It’s the right time to realize a competitive advantage

Hans Timmers, Chairman of the Netherlands Wind Energy Association

“The Netherlands is well placed to benefit from the growing interest in wind energy worldwide, provided there is more cooperation and a clear roadmap for investments,” says Hans Timmers, Chairman of the Netherlands Wind Energy Association (NWEA). “It is an opportunity that is still too often seen as a problem.”

“The wind energy sector is currently characterized by economies of scale,” says Timmers, both in terms of energy yields from turbines and the number of systems installed. This has resulted in a considerable cost reduction, which will further increase in the coming years. “Production takes place on an ever larger scale,” the chairman explains. “This also gave room for new financing models. A few years ago we thought we would still need a lot of subsidies for the realization of large-scale parks, but the first projects that are free of government support have been drafted.”

Growing awareness

These are positive developments, however it should not distract from the fact that sustainable energy only makes up for about about 6.5 percent in our country, Timmers nuances, and that wind energy is not developing as quickly as it should to help reach the goals of the Paris Climate agreement. Yet there is a lot of interest in wind energy, from the electricity sector and industry, which will be the largest future energy suppliers and users. “There is a growing awareness of the impact that the transition from fossil to renewable energy really has.”

Even more reason for NWEA to act as a representative of the entire supply chain of the wind sector and to lobby the politics of The Hague, organize trade missions and bring companies in touch with each other in other ways, in order to be able to accelerate not only in The Netherlands, but also abroad. Timmers: “The playing field is becoming more and more international. Supply chains extend all over the world. In addition to North West Europe, there are also emerging wind energy markets in countries such as Taiwan, China and India.”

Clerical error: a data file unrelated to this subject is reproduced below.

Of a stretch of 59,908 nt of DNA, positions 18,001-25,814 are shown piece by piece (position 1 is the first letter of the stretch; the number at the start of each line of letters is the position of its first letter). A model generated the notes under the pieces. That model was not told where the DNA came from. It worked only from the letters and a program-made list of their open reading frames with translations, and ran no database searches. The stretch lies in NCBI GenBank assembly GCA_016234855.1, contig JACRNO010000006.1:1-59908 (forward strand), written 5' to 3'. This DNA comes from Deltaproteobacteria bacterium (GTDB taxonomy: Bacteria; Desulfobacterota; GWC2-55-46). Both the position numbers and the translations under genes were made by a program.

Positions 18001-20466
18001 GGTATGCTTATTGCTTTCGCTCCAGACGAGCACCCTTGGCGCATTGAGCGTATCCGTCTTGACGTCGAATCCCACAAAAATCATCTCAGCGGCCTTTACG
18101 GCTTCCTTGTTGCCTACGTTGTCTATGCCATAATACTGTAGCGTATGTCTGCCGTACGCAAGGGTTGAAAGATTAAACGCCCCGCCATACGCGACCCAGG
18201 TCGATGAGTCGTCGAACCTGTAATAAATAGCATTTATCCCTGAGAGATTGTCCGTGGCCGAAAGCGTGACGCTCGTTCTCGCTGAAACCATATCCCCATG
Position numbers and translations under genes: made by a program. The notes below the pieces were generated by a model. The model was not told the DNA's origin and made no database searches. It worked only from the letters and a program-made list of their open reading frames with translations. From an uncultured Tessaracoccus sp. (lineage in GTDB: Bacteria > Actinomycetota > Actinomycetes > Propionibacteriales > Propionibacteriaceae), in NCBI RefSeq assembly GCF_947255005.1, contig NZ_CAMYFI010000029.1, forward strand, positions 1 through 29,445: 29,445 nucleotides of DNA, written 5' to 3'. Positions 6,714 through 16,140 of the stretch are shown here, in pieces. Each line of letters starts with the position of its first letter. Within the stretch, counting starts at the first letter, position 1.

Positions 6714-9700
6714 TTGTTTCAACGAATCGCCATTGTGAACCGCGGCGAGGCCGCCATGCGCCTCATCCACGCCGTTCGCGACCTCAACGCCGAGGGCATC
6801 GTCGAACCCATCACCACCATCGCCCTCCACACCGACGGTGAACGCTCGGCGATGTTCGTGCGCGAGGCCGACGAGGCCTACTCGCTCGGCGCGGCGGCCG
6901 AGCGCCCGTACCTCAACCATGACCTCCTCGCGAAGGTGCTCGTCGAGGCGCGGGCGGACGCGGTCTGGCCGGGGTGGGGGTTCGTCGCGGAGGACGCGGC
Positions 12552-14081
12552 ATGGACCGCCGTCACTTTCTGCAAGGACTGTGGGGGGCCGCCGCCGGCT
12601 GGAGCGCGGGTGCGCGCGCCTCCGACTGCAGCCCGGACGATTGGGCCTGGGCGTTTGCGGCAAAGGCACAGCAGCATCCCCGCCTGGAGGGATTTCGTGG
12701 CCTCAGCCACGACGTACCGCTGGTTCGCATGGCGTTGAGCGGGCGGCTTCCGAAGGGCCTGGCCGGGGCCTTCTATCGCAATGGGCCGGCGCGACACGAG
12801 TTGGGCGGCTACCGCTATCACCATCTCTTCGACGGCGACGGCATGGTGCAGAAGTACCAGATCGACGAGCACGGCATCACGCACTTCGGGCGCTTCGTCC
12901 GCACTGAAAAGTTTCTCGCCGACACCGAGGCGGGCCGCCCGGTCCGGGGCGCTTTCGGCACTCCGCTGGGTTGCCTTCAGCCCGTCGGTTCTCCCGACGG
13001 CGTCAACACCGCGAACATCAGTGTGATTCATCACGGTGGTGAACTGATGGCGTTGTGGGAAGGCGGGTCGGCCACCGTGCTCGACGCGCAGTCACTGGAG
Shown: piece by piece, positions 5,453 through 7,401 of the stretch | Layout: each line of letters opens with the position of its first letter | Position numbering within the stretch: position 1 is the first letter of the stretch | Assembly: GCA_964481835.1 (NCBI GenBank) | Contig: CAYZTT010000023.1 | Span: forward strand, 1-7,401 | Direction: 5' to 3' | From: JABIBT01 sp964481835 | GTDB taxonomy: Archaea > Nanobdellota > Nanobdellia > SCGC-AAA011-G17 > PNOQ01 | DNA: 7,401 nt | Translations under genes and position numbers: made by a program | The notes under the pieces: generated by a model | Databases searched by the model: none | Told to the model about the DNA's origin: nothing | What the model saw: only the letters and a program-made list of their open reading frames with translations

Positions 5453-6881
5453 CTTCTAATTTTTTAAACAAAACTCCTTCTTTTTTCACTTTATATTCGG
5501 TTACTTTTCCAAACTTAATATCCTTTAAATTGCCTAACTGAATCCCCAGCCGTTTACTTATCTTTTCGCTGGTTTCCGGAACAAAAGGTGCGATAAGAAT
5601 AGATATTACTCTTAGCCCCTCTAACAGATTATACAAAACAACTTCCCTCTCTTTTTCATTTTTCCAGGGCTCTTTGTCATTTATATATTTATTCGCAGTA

Emerging market

These are developments that could lead to profits for the Dutch maritime sector for instance, says Timmers. Therefore, the interest in wind has grown considerably in that sector, partly as a result of the drop in oil prices. “The long-term investments are being weighed more firmly. While wind is an emerging market. Where, for example, contracts are obtained for the installation of large appliances.”

In order to capitalize on the opportunities that exist, it is necessary to develop a roadmap for North West Europe , says Timmers. “If companies know when and at what pace new parks can be constructed, they will invest in smart solutions. You see that happening in Taiwan, for example, which has made clear that it will invest five billion dollars in wind in the coming years.”

Huge opportunity

In addition, the government must invest in knowledge and a good educational climate, Timmer believes. “Training technicians is badly needed. If we do that, the Netherlands can become a center for innovation and can attract business, which is good for prosperity. An opportunity we missed out on is turbine construction, which ended up in Germany and Denmark in particular.” He continues: “When there is stronger cooperation in Europe, there certainly is still a competitive advantage to be gained. The energy transition, which involves wind and other forms of sustainable energy, is often approached as a problem, while it is clear that it is actually a huge opportunity. And we we do not want let that slip through our fingers.”